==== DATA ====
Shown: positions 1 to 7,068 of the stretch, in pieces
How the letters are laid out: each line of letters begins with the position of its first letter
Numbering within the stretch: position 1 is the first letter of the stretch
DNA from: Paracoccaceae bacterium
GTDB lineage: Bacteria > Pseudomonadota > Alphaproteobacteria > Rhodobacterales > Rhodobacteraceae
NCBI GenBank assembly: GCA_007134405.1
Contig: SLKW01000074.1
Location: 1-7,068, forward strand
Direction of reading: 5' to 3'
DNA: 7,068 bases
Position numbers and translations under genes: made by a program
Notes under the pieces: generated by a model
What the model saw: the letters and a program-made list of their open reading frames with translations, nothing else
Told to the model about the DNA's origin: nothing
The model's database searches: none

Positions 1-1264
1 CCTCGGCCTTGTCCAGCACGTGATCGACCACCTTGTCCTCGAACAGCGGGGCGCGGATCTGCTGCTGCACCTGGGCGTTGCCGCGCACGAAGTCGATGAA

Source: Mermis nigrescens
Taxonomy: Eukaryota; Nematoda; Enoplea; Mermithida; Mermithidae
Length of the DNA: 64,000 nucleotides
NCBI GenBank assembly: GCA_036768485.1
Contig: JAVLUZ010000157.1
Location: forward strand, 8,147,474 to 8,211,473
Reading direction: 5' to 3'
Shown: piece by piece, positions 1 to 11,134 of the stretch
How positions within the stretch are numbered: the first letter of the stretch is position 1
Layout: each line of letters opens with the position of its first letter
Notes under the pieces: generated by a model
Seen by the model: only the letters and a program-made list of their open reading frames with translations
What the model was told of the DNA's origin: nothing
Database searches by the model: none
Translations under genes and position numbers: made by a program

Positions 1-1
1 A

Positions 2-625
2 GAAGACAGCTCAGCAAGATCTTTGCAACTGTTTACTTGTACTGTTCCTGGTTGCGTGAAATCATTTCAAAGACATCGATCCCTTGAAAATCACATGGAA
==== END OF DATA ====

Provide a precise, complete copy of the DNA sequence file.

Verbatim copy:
Shown: positions 1 to 7,068 of the stretch, in pieces
How the letters are laid out: each line of letters begins with the position of its first letter
Numbering within the stretch: position 1 is the first letter of the stretch
DNA from: Paracoccaceae bacterium
GTDB lineage: Bacteria > Pseudomonadota > Alphaproteobacteria > Rhodobacterales > Rhodobacteraceae
NCBI GenBank assembly: GCA_007134405.1
Contig: SLKW01000074.1
Location: 1-7,068, forward strand
Direction of reading: 5' to 3'
DNA: 7,068 bases
Position numbers and translations under genes: made by a program
Notes under the pieces: generated by a model
What the model saw: the letters and a program-made list of their open reading frames with translations, nothing else
Told to the model about the DNA's origin: nothing
The model's database searches: none

Positions 1-1264
1 CCTCGGCCTTGTCCAGCACGTGATCGACCACCTTGTCCTCGAACAGCGGGGCGCGGATCTGCTGCTGCACCTGGGCGTTGCCGCGCACGAAGTCGATGAA

Source: Mermis nigrescens
Taxonomy: Eukaryota; Nematoda; Enoplea; Mermithida; Mermithidae
Length of the DNA: 64,000 nucleotides
NCBI GenBank assembly: GCA_036768485.1
Contig: JAVLUZ010000157.1
Location: forward strand, 8,147,474 to 8,211,473
Reading direction: 5' to 3'
Shown: piece by piece, positions 1 to 11,134 of the stretch
How positions within the stretch are numbered: the first letter of the stretch is position 1
Layout: each line of letters opens with the position of its first letter
Notes under the pieces: generated by a model
Seen by the model: only the letters and a program-made list of their open reading frames with translations
What the model was told of the DNA's origin: nothing
Database searches by the model: none
Translations under genes and position numbers: made by a program

Positions 1-1
1 A

Positions 2-625
2 GAAGACAGCTCAGCAAGATCTTTGCAACTGTTTACTTGTACTGTTCCTGGTTGCGTGAAATCATTTCAAAGACATCGATCCCTTGAAAATCACATGGAA